There have been reports of data breaches and other more elaborate cybercrimes around the country as of late. These cases can quickly cause issues for those involved as they steadily become more and more complicated. There is no exception to this when it comes to law enforcement, either.
Today, we will take a closer look at emerging cybersecurity threats for law enforcement personnel.
Becoming a Target
Law enforcement is also a target when it comes to these crimes, and those involved are referred to as an advanced persistent threat (APT). These are the people engaged in these highly technical and sophisticated computer hacking efforts. They often use malware to gain access to IT systems and can also go as far as disrupting essential government services.
Ransomware is just one form of malware. It is used to deny users access to critical data and systems. Once ransomware affects an organization's systems, the cybercriminals will demand a payment (ransom) in exchange for a way to end the access denial.
Cybersecurity in Police Departments
Many police departments collect digital evidence that will need to be reported and stored. Some digital evidence they collect may include reports, videos, images, and any other electronic records they may have. When storing these digital records, they need to be secured to ensure the integrity of the records. For this reason, many people in the law enforcement industry rely on their local government IT staff to help ensure their cybersecurity is on par.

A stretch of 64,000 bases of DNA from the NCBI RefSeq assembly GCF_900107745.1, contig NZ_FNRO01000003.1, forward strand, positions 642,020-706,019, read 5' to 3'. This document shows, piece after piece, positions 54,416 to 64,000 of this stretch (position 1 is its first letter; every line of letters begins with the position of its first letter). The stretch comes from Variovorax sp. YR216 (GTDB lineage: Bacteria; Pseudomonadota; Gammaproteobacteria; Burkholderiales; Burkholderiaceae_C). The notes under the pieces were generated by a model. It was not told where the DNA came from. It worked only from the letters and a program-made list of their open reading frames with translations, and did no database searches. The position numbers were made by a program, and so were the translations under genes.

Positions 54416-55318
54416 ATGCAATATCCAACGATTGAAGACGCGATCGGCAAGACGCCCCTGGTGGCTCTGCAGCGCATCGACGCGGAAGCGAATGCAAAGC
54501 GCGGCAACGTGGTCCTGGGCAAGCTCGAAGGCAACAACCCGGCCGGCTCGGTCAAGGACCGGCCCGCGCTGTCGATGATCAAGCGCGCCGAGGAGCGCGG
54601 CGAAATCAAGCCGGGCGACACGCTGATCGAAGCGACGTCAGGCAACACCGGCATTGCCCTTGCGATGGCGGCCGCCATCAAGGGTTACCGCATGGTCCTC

To ensure cybersecurity, awareness and training programs need to be implemented. This includes educating all law enforcement personnel on email and how emails are often targeted. Everyone should understand the extent of the threat of ransomware and how it is ultimately delivered, so they know what to watch for.
All operating systems also need to be patched. There should be firmware on all devices, and no older devices should be attached to any part of the organization's network if there is a chance it is using unpatched software. This can lead to a more significant risk of compromised data.
Anti-virus and anti-malware solutions should also be implemented across the organization, and these solutions should be regularly updated with scans. User permissions need to be granted on particular privileges, and everything should be backed up regularly, while also making sure the integrity of the files and data is also backed up.
Finally, encryption should be used whenever possible, and best practices need to be adhered to for local and wide area networks from denial of service attacks.
Training and Awareness
Without proper training and awareness, you can't expect people and technology systems to work as intended all the time. People need to be able to identify vulnerable security areas within their infrastructure so that the proper steps can be taken to fix the problem.
Therefore, cybersecurity training needs to be implemented at every level and tailored to that department's area of responsibility. For even more information on cybersecurity threats and how to combat them, contact Supercircuits today.